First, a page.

Derbyshire Police and Crime Commissioner Hardyal Dhindsa recently welcomed 20 new police officers to Derbyshire Constabulary, following the completion of their training.
The new police officers include specials, who are unpaid voluntary police, and PCSO’s (Police and Community Support Officers) paid for by raising council tax, in response to government cuts to the police. That council tax money is set to see 58 additions to frontline policing over the next 12 months, as well as 62 staff.
There has been no specific commitment to the Belper postcode; the 20 new officers are said to be being posted across the county, with the following towns being specifically named: Buxton, Swadlincote, Glossop, Chesterfield, Ilkeston, and Derby city.
In his inaugural speech, new Prime Minister, Alexander “Boris” Johnson pledged to recruit 20,000 new police officers, over a period of three years. The pledge exceeds the Labour manifesto pledge of 10,000 extra police officers. 20,000 is 564 fewer police officers than the Conservative government have cut the police force by during their leadership.
Mr. Johnson said: “People want to see more officers in their neighbourhoods, protecting the public and cutting crime.” There is no information on how many of these promised officers will be specials (unpaid volunteers).
Kit Malthouse, the new Policing Minister, admitted that there are challenges to housing these restored police numbers, saying, “We will have to sit down and talk about the logistics.” Mr. Malthouse has refused to comment on whether police forces would have to buy back properties that were closed and sold when trying to cope with the budget cuts imposed on them by the government. This would not be possible in Belper, because the land has been partly redeveloped, with the rest awaiting planning permission for a hotel.
Responding to the Prime Minister’s announcement that recruitment of 20,000 police officers will begin in the next few weeks, Derbyshire’s Police and Crime Commissioner, Hardyal Dhindsa outlined his concerns:
“Clearly I welcome the idea, in fact it’s long overdue. I have repeatedly called for an increase in officer numbers to keep our communities safe.
“In Derbyshire alone, even with the increase in officers enabled by this year’s council tax rise, we are still roughly 400 officers down on 2010 figures.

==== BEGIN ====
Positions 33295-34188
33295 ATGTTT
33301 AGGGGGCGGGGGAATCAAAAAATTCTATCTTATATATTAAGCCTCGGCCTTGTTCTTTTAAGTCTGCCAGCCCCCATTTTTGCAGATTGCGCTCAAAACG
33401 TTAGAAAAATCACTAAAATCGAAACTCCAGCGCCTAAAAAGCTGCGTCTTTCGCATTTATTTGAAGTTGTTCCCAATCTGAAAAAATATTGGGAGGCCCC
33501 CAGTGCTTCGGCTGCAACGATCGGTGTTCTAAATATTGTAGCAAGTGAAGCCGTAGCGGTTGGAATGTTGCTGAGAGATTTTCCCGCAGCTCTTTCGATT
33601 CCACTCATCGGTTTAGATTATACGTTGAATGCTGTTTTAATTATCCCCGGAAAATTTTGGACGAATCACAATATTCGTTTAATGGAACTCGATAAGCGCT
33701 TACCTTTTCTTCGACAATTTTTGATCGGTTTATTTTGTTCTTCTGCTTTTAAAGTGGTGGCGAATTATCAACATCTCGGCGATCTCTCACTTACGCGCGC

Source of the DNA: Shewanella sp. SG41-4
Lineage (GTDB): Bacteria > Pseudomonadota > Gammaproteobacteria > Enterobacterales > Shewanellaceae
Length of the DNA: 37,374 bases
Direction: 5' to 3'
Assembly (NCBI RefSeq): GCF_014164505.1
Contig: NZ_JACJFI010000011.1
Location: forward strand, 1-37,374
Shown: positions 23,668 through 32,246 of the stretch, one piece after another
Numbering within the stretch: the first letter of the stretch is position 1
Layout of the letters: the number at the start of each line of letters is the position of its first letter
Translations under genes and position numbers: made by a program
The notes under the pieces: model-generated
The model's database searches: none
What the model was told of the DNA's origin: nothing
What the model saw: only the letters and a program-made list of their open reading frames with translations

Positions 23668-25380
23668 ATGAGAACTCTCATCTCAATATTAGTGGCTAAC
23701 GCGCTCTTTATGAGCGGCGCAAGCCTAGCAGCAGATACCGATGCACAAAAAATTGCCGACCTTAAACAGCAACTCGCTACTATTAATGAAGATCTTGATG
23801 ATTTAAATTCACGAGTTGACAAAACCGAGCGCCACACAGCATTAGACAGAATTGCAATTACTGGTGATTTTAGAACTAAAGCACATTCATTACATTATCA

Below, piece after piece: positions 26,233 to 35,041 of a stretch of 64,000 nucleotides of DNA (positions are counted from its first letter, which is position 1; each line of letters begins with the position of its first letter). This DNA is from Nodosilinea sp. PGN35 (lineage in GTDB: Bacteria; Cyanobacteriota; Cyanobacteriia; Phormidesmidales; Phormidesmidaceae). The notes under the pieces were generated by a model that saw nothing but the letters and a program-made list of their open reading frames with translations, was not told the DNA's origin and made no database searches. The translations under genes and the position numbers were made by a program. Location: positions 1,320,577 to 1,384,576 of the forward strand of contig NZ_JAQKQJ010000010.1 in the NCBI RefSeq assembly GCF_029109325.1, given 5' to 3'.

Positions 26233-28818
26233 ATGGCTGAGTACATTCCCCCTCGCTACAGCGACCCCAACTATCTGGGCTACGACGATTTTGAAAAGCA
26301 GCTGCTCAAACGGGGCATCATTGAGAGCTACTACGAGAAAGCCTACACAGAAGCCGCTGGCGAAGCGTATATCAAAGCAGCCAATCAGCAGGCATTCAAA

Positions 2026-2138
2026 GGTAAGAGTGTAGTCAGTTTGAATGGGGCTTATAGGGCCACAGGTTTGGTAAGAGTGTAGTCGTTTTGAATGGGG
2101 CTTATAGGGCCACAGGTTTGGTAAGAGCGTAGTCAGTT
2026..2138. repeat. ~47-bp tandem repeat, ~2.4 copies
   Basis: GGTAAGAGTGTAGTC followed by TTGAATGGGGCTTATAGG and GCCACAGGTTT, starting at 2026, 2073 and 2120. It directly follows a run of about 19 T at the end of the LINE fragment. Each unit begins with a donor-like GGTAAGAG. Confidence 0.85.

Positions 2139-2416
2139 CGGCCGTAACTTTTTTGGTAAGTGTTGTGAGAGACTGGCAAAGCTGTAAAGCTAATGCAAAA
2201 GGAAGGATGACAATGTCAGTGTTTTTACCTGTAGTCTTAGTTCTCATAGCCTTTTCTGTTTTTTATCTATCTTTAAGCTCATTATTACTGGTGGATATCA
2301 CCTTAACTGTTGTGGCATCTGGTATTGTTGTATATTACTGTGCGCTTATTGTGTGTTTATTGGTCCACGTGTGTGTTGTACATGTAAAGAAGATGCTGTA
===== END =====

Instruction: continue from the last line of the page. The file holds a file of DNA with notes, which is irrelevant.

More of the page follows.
“This has put untold pressure on our officers, while victims have gone without justice as offenders take advantage of the opportunity afforded by the cuts to our establishment in the knowledge that too many crimes are going unpunished.
“Whilst I will do everything within my power to work with the Government to make this work, I do question the feasibilities. Any increase to officer numbers needs to be supported by a long-term funding commitment to policing and the entire criminal justice infrastructure. This must not be a populist (and short-term) electioneering headline, only to be kicked into to the long grass when it’s served its headline grabbing purpose.
“I do question where the money is going to come from in the long-term. I’m clear this bill should not land at the feet of local people’s council tax. It’s time for the Government to put its own money where its mouth is.
“You have to remember, that this is not just about the cost of additional officers. There is a raft of associated on-costs. Recruitment for a start, followed by training, uniforms, equipment such as mobiles and technology, vehicles, even having the room space for the new officers’ lockers – it’s a long list and not cheap.
“I am also thinking about our partners in other agencies, who have also been subjected to damaging funding cuts. They will be under even more pressure unless there is a similar uplift in their own establishment. For example, at Chesterfield Court, if you are charged today, your trial is unlikely to take place before November. If a lot more people are charged, how long will it take for their case to heard. It’s not just about preventing crime and catching criminals, we need to make sure that the guilty are convicted and punished. This announcement makes no mention of that.
“All these points must be taken into account if the system isn’t to implode.
“This move highlights that the cuts have been too deep for too long, making all the pain experienced by the public and the police over the last nine years seem particularly unnecessary.”